The Turnbull government could be forced to come up with a Plan C on same-sex marriage within weeks, as controversy reins over a new "no" case advertisement.
The High Court will next week hear a challenge to the government's plan for a postal survey on changing marriage laws.
The voluntary survey was Plan B after the Senate blocked the compulsory plebiscite promised by the coalition at the 2016 election.
Constitutional expert George Williams said he expected a quick answer to whether the government had the power to spend money on the survey without legislation having passed parliament.
"It is facing an uphill battle in this case, with its position running counter to line of High Court authority," Prof Williams told the National Press Club on Wednesday.
"Over a series of recent decisions, the High Court has found that the federal government generally requires parliamentary approval to spend taxpayers' money."
The government found the $122 million needed to run the survey by using laws to make an advance payment to the finance minister in circumstances where there is an urgent need for spending and the situation was unforeseen.
Same-sex marriage advocates who are taking the matter to the court argue the spending does not fit the category of either "urgent" or "unforeseen".
"How could this expenditure be said to be unforeseen at the relevant date of May 5, 2017, when the government had a long-standing policy of holding a plebiscite on same-sex marriage?" Prof Williams said.
"Overall, I would be surprised to see the government emerge with a victory."
The advocates are also arguing the survey falls outside the powers of the Australian Bureau of Statistics, which has been asked to roll it out instead of the Australian Electoral Commission which usually runs referendums and elections.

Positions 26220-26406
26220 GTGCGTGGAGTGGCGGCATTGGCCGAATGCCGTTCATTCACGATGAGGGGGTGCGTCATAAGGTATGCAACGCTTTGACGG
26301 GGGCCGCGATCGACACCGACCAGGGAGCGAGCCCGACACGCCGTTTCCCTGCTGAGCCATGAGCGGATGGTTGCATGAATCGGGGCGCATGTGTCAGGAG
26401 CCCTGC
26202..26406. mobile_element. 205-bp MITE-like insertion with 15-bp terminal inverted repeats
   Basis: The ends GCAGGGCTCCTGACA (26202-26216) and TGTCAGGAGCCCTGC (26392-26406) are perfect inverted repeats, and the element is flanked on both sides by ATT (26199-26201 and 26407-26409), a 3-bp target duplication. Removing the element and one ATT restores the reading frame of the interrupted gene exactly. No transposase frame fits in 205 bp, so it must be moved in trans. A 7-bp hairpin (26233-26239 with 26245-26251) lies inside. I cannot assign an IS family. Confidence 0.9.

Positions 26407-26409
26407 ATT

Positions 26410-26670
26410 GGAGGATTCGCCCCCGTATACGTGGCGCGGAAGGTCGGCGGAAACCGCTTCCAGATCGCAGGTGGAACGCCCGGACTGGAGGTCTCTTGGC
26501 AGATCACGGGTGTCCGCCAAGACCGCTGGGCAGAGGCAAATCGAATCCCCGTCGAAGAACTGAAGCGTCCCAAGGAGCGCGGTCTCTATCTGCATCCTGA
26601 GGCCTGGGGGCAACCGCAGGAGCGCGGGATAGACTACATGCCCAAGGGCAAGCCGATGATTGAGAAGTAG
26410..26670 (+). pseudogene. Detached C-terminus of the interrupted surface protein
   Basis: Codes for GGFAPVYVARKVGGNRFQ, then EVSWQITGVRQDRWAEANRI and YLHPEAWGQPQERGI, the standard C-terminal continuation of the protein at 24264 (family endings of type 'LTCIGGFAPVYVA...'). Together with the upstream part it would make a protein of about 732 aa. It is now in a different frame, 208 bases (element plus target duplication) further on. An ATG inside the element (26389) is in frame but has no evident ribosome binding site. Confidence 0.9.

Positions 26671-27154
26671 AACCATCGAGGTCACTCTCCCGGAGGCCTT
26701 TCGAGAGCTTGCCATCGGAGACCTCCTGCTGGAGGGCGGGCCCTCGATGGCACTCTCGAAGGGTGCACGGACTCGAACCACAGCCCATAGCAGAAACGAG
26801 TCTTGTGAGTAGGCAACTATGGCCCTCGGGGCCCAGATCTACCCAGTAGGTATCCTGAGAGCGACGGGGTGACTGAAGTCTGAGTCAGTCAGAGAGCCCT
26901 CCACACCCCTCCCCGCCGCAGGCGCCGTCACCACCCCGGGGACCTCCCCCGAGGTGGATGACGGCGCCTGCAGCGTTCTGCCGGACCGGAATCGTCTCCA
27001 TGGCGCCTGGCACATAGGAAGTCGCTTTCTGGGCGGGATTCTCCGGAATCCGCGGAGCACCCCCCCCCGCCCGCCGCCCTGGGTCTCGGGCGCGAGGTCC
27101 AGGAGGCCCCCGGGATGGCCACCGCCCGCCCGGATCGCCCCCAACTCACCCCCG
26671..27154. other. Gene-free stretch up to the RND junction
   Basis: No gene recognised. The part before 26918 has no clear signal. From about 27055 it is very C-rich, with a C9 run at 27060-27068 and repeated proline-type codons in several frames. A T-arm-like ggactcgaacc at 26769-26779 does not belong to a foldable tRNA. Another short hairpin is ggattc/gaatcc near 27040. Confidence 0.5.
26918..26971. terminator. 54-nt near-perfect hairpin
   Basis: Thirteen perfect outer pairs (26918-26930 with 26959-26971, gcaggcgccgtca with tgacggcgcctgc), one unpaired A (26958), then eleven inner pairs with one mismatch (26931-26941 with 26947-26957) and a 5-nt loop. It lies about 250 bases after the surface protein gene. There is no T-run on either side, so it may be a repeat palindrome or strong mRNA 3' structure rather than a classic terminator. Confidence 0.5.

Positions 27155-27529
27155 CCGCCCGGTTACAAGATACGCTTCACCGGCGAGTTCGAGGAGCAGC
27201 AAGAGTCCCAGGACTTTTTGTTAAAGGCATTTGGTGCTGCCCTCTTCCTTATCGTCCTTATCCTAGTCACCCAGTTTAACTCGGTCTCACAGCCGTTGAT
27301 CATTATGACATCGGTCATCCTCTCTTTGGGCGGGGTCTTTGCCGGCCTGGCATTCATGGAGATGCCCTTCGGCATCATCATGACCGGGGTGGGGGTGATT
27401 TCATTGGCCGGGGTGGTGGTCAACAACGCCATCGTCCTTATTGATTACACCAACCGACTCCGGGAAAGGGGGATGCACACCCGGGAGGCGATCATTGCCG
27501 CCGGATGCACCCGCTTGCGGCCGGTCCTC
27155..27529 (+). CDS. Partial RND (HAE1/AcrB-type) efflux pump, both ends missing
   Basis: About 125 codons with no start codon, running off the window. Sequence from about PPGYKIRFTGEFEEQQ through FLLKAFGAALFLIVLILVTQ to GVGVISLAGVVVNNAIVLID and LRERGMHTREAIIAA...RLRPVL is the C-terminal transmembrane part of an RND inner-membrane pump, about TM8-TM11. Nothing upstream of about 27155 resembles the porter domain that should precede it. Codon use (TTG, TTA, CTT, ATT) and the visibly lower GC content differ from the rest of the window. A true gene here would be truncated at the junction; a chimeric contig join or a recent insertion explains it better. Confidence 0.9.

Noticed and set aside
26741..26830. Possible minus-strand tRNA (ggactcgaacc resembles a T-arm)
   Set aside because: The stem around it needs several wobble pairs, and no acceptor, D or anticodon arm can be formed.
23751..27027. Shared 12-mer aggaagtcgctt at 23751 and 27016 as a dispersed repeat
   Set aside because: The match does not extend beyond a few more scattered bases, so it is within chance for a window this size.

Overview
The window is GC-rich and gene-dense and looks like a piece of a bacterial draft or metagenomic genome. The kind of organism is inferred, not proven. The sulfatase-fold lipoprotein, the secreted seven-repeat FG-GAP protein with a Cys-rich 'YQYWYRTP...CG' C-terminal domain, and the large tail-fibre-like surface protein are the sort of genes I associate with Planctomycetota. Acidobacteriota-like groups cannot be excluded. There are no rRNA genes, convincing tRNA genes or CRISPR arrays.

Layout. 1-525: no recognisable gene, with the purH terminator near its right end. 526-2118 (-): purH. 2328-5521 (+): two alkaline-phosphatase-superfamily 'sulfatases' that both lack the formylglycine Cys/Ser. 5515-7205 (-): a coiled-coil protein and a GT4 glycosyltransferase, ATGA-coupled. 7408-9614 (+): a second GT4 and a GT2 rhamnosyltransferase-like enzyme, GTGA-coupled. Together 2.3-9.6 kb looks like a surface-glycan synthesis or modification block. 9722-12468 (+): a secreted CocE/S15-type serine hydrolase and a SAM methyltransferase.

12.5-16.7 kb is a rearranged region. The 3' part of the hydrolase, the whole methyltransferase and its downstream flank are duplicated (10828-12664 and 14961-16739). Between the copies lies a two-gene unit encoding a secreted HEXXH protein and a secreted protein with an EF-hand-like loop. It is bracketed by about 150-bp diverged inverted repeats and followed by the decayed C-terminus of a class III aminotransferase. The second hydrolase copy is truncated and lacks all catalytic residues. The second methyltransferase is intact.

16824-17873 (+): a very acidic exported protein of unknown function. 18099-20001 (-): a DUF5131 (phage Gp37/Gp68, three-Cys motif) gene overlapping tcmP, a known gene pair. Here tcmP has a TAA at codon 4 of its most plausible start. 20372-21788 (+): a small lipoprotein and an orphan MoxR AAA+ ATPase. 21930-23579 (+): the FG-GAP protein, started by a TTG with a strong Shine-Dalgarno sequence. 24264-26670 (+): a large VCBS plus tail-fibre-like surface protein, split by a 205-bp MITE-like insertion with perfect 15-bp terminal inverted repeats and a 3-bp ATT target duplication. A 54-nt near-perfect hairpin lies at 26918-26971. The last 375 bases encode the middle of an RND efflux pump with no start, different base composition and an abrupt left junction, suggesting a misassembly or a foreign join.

If the survey is found to be unconstitutional, Prime Minister Malcolm Turnbull will face a choice of doing nothing further on same-sex marriage this term, allowing a private member's bill to go to parliament or having another shot at passing the plebiscite bill.
However he has repeatedly promised not to change marriage laws without the Australian people having a say and could face the ire of coalition conservatives if he departs from that.
Meanwhile, Labor has described as hurtful and offensive an ad featuring three mothers highlighting their concerns about how the marriage law changes will effect what is taught and promoted in schools.
One of the women featured on the commercial tells viewers her son had been told he could wear a dress to school next year if he wanted to.
However, the principal of the Victorian high school from which the mother withdrew her children said the offer to students "never happened", Fairfax media reported.
Assistant minister Zed Seselja said the mothers were simply putting the case their ability to object to "fairly radical sex education in schools" would be harder if marriage was redefined.